2. You have minor children. If anyone to whom you wish to leave money is under the age of 21, they will be unable to inherit your money in Colorado without the court appointing a conservator to make decisions for the minor. If this occurs, court costs can eat up a lot of a child’s inheritance. There is also the issue that money the minor may need to live on will be tied up for a lengthy period of time. And, finally, the children will receive the money at the age of 21, which can be the worst possible time to give a child a large sum of money. Our lawyers can help you sort out the details and also assist you with guardianship issues related to minors involved in the probate process. Our probate attorneys are routinely appointed as guardians ad litem by the courts or requested to hold this position by family members.
3. You have a taxable estate. The amount that you can inherit free of taxes is currently scheduled to increase gradually. In 2018, it was $11.18 million, and in 2019, it was $11.4 million. The top marginal estate tax rate is 40%.
4. You or a close family member is over the age of 45, is terminally ill, has failing health or may become incapacitated. If you or a close family member is older than age 45 or are terminally ill or incapacitated, you may not be able to make decisions on your behalf later on unless you plan ahead. If you have not dictated who can make decisions for you and when they can make the decisions for you, you, again, will be doomed to the court making that decision for you.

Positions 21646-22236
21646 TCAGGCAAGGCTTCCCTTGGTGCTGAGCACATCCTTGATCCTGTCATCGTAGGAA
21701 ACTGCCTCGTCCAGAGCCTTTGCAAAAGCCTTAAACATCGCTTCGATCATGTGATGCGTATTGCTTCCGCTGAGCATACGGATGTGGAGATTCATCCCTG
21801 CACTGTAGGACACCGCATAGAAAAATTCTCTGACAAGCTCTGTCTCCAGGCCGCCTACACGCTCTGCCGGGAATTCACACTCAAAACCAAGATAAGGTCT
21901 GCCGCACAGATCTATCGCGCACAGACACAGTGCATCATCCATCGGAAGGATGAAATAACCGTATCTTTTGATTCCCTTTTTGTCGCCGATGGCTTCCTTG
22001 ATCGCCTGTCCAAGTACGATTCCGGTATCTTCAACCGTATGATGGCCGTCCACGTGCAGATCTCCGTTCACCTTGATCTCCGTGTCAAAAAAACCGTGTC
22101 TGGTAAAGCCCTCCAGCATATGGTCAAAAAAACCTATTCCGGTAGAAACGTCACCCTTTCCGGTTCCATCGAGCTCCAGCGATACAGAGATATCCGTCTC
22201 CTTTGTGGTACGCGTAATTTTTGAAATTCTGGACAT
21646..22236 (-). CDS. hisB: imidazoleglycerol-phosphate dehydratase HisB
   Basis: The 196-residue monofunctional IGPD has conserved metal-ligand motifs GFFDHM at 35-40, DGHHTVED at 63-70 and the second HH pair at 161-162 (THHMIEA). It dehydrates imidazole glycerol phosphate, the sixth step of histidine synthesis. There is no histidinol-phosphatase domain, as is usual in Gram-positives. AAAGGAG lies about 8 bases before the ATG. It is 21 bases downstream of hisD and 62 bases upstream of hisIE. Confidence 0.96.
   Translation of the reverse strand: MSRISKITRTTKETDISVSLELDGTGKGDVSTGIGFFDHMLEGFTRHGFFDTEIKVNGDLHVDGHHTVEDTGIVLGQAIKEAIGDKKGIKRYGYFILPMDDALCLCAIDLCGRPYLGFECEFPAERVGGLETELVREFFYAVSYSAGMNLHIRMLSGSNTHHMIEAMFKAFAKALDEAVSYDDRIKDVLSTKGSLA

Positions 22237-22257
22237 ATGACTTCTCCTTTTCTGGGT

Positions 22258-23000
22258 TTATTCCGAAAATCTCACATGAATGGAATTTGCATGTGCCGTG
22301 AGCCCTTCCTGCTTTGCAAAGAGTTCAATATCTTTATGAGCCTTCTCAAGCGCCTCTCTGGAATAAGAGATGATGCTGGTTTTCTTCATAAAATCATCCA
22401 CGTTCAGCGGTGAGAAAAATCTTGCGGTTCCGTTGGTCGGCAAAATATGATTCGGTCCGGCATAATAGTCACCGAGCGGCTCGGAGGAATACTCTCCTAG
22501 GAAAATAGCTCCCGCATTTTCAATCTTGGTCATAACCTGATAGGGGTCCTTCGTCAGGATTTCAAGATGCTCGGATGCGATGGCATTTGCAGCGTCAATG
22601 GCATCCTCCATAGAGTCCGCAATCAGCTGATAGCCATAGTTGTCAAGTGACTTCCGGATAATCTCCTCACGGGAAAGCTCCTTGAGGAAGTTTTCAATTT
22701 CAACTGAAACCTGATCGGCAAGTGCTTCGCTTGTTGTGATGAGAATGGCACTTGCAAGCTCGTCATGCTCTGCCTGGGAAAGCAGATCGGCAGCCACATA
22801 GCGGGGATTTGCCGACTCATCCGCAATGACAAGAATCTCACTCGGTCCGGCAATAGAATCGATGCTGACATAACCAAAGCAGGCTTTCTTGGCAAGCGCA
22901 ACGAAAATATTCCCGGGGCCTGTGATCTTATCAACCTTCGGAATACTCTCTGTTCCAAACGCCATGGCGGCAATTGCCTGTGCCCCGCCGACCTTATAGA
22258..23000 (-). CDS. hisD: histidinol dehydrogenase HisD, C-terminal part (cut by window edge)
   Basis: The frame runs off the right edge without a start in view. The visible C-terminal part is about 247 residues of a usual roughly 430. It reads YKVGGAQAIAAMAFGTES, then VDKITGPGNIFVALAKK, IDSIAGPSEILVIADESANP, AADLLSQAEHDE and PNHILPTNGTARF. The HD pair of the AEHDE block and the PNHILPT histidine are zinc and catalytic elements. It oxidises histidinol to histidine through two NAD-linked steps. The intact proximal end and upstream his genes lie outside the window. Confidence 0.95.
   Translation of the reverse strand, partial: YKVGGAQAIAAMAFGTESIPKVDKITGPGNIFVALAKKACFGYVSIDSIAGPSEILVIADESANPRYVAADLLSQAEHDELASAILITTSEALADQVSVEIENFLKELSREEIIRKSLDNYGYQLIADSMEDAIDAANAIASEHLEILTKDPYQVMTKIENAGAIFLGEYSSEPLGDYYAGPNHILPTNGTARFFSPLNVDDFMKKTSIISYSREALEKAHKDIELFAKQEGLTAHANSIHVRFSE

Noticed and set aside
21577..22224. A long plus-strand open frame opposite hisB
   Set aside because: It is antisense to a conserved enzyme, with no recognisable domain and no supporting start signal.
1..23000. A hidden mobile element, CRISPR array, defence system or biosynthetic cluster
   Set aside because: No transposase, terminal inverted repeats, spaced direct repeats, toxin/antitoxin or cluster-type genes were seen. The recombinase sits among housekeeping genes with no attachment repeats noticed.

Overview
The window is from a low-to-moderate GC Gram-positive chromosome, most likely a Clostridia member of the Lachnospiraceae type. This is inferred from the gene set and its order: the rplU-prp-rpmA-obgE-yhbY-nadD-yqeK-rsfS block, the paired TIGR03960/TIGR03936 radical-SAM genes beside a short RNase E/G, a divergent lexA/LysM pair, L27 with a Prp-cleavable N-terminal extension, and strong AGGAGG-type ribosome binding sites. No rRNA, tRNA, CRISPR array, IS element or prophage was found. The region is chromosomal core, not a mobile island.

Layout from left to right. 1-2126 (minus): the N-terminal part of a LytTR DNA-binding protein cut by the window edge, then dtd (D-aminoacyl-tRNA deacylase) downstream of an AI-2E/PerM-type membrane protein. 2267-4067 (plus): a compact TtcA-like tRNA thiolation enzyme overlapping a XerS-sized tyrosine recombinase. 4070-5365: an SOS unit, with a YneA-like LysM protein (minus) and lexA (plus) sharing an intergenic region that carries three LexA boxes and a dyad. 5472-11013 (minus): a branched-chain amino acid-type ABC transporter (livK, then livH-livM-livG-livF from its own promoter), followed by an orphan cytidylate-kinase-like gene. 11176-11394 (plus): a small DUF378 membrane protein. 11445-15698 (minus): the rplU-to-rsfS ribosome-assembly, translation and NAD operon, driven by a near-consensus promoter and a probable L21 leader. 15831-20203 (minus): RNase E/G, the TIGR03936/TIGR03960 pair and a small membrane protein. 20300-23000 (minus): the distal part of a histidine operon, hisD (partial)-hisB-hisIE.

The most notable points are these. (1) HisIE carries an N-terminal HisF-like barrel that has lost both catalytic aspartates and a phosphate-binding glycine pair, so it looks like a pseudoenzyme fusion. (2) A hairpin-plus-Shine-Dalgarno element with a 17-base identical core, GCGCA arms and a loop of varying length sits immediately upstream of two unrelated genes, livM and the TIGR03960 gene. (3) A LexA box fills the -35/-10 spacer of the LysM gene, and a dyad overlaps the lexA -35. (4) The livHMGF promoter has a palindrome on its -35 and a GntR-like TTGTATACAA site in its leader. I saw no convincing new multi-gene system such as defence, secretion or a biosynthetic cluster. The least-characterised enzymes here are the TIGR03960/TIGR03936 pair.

5. Either you or your spouse has children from a previous marriage. When spouses have children from a previous marriage, one spouse’s children may get left out, or conflict may arise between the step-spouse and stepchildren, between the children, or between the parents.
6. You are self-employed or own rental property. If you are self-employed or have rental property, keep in mind that there will be a significant time delay before a personal representative will be appointed to care for your rental property or business in your absence. Essentially, there will be a period of time when your rental property and/or business has to go on autopilot.
7. You have a child who may not be responsible or is married to someone who may not be responsible. Do you have inheritance protection for a child who may be subjected to a spendthrift spouse, divorce, lawsuits, creditors or bankruptcy? Do you have a child who has a problem maintaining shopping impulse control? If so, there is a way that you can control and minimize this risk through proper planning. Keep in mind that the average inheritance – regardless of size – is completely spent within 18 months of receipt.
8. You have an IRA or a 401(k) account. Retirement accounts are rarely coordinated with an individual’s estate plan, which can result in tax problems. It is important to put the planning in place to ensure that these plans continue to grow tax-deferred for future generations to come.
9. You own joint tenancy property. If one joint owner becomes mentally disabled, then the property may become frozen. Property may also pass to unintended persons at death. Any person who ends up with the property after the passing of a joint owner may also find themselves inheriting a huge tax liability. You may also be exposing your property interest to unintended creditors.
10. You have a disabled child or are responsible for a dependent adult. Disabled children and dependent adults require special planning to ensure that they are not going to lose any public assistance or benefits that they are currently receiving.